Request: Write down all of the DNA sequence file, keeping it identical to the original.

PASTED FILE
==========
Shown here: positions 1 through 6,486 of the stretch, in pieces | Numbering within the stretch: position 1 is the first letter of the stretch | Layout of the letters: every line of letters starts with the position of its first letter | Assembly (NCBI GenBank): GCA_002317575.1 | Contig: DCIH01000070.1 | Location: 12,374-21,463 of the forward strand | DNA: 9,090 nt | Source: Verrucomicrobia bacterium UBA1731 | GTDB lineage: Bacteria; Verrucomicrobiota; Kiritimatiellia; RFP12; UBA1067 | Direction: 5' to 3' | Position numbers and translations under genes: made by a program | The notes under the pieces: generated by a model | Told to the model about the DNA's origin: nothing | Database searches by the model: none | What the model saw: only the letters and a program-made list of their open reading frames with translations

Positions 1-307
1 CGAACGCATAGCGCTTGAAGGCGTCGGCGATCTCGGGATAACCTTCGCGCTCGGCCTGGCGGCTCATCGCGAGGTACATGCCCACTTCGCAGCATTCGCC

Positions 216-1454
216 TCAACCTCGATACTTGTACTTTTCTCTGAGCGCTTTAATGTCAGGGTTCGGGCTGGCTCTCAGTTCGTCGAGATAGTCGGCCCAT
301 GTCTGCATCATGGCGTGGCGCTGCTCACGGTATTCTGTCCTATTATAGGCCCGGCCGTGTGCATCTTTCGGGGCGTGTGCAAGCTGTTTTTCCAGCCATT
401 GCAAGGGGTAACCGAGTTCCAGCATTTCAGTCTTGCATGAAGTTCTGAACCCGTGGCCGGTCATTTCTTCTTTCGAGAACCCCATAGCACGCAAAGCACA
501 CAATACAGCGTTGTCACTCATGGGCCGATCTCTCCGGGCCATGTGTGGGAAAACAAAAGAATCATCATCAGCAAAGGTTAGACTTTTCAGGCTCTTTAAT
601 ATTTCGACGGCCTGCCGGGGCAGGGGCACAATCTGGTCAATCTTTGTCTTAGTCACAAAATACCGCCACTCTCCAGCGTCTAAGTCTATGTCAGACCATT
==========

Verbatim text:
Shown here: positions 1 through 6,486 of the stretch, in pieces | Numbering within the stretch: position 1 is the first letter of the stretch | Layout of the letters: every line of letters starts with the position of its first letter | Assembly (NCBI GenBank): GCA_002317575.1 | Contig: DCIH01000070.1 | Location: 12,374-21,463 of the forward strand | DNA: 9,090 nt | Source: Verrucomicrobia bacterium UBA1731 | GTDB lineage: Bacteria; Verrucomicrobiota; Kiritimatiellia; RFP12; UBA1067 | Direction: 5' to 3' | Position numbers and translations under genes: made by a program | The notes under the pieces: generated by a model | Told to the model about the DNA's origin: nothing | Database searches by the model: none | What the model saw: only the letters and a program-made list of their open reading frames with translations

Positions 1-307
1 CGAACGCATAGCGCTTGAAGGCGTCGGCGATCTCGGGATAACCTTCGCGCTCGGCCTGGCGGCTCATCGCGAGGTACATGCCCACTTCGCAGCATTCGCC

Positions 216-1454
216 TCAACCTCGATACTTGTACTTTTCTCTGAGCGCTTTAATGTCAGGGTTCGGGCTGGCTCTCAGTTCGTCGAGATAGTCGGCCCAT
301 GTCTGCATCATGGCGTGGCGCTGCTCACGGTATTCTGTCCTATTATAGGCCCGGCCGTGTGCATCTTTCGGGGCGTGTGCAAGCTGTTTTTCCAGCCATT
401 GCAAGGGGTAACCGAGTTCCAGCATTTCAGTCTTGCATGAAGTTCTGAACCCGTGGCCGGTCATTTCTTCTTTCGAGAACCCCATAGCACGCAAAGCACA
501 CAATACAGCGTTGTCACTCATGGGCCGATCTCTCCGGGCCATGTGTGGGAAAACAAAAGAATCATCATCAGCAAAGGTTAGACTTTTCAGGCTCTTTAAT
601 ATTTCGACGGCCTGCCGGGGCAGGGGCACAATCTGGTCAATCTTTGTCTTAGTCACAAAATACCGCCACTCTCCAGCGTCTAAGTCTATGTCAGACCATT